Road Bicycle Fenders
Some road bicycles have fender eyelets in the hand and nearby the backside dropouts (newer eyelets are slightly concealed to protect the visual on some models). You just buy the fenders and put all of them on. I'd say many non-race bikes have all of them, and ones that are widely used for commuting or touring will nearly undoubtedly have them. Then you purchase a set of fenders, and bolt them on.
You may make use of clip on mudguards and fenders (example. to your seatpost), just like the SKS X-board and SKS X-tra dried out.
This style clips onto the downtube in lieu of a front fender:
This design clips on the seatpost as a back fender:
Another design is this (from Planet Bike):
These don't supply all the benefits of a suitable fender (example. protecting the drivetrain) but block a number of the dirt and liquid and may be installed on any bike, also a mountain bike:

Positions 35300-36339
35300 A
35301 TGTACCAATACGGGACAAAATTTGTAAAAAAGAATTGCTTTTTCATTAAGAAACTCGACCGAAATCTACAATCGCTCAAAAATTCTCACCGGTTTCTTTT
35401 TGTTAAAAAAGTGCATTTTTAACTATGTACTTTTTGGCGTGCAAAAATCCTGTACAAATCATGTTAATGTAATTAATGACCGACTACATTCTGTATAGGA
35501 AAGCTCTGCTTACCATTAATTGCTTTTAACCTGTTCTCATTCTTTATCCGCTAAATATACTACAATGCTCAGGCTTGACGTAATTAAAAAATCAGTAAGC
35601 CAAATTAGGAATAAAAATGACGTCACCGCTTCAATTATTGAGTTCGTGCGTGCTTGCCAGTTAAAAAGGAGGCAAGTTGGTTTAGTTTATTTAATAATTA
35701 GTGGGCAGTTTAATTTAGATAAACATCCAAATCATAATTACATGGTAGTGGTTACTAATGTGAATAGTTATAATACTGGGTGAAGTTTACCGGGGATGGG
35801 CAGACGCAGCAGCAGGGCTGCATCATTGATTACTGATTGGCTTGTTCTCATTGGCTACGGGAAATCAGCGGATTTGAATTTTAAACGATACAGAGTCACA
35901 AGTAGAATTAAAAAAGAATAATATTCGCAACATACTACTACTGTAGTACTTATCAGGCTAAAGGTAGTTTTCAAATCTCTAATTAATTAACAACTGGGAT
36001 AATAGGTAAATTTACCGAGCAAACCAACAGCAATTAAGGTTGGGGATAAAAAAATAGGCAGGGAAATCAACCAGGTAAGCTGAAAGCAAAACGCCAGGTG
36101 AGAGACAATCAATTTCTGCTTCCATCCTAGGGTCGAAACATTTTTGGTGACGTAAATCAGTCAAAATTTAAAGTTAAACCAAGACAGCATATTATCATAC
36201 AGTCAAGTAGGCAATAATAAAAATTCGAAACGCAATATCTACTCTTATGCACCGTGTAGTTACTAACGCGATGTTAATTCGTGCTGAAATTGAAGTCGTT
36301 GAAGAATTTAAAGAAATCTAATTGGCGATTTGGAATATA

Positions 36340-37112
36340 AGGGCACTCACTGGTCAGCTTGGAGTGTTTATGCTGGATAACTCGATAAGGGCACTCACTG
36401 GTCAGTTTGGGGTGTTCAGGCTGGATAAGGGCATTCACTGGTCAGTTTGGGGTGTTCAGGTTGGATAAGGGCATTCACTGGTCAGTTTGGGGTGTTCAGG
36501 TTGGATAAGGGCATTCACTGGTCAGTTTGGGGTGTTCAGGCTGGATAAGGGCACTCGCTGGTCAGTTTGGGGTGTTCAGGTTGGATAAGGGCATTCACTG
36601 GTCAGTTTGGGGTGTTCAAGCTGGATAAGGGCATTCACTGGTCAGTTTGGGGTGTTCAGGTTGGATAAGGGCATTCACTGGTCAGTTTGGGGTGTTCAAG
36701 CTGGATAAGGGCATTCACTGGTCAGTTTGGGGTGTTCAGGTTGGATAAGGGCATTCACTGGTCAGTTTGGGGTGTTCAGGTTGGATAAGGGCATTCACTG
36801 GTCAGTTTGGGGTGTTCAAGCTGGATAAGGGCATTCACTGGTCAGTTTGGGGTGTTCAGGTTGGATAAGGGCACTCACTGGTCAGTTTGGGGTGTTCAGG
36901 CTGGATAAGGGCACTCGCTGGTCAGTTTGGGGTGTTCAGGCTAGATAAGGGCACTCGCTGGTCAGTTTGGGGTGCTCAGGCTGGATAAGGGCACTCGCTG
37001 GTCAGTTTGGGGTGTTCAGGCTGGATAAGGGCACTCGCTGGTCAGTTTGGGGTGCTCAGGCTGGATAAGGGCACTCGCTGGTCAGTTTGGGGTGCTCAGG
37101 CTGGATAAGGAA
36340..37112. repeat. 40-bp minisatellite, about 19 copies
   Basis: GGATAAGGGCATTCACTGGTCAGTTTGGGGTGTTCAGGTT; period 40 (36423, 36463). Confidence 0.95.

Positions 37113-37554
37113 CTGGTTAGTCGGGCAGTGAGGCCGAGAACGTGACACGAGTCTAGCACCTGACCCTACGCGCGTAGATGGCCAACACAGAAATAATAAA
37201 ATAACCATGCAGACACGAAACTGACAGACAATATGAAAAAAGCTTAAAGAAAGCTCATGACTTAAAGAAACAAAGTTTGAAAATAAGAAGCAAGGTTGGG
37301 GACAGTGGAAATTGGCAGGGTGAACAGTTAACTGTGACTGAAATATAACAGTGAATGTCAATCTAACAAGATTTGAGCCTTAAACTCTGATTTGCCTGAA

Eventually, some people only have damp and dirty or do not simply take their roadway bikes out in the rainfall. Observe that road bikes usually do not provide the maximum amount of crud up as hill bikes since their particular tires tend to be smaller.
My road-bike has actually a SKS X-tra Dry seatpost back fender, and the front side is just plain. It utilizes 700x28 tires, and I also realize that the front doesn't toss all that much up that We care about it in excess. The trunk is pretty well covered by the seatpost fender, thus I do not have skunk stripe.